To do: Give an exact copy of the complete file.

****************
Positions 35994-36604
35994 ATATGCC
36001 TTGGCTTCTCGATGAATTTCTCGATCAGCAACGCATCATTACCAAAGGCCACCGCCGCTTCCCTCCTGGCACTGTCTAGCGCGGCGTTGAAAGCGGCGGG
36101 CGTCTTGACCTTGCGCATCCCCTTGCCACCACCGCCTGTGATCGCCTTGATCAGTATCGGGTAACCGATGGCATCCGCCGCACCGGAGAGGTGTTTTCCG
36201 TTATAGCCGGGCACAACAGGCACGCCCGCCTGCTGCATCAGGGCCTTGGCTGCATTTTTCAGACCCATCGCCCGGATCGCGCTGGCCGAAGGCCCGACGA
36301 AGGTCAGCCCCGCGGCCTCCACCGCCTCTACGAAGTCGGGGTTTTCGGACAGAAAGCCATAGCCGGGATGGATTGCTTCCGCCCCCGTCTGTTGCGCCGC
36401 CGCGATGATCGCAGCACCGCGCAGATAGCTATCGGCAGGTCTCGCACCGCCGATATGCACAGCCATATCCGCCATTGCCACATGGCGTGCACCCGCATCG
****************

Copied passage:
Positions 35994-36604
35994 ATATGCC
36001 TTGGCTTCTCGATGAATTTCTCGATCAGCAACGCATCATTACCAAAGGCCACCGCCGCTTCCCTCCTGGCACTGTCTAGCGCGGCGTTGAAAGCGGCGGG
36101 CGTCTTGACCTTGCGCATCCCCTTGCCACCACCGCCTGTGATCGCCTTGATCAGTATCGGGTAACCGATGGCATCCGCCGCACCGGAGAGGTGTTTTCCG
36201 TTATAGCCGGGCACAACAGGCACGCCCGCCTGCTGCATCAGGGCCTTGGCTGCATTTTTCAGACCCATCGCCCGGATCGCGCTGGCCGAAGGCCCGACGA
36301 AGGTCAGCCCCGCGGCCTCCACCGCCTCTACGAAGTCGGGGTTTTCGGACAGAAAGCCATAGCCGGGATGGATTGCTTCCGCCCCCGTCTGTTGCGCCGC
36401 CGCGATGATCGCAGCACCGCGCAGATAGCTATCGGCAGGTCTCGCACCGCCGATATGCACAGCCATATCCGCCATTGCCACATGGCGTGCACCCGCATCG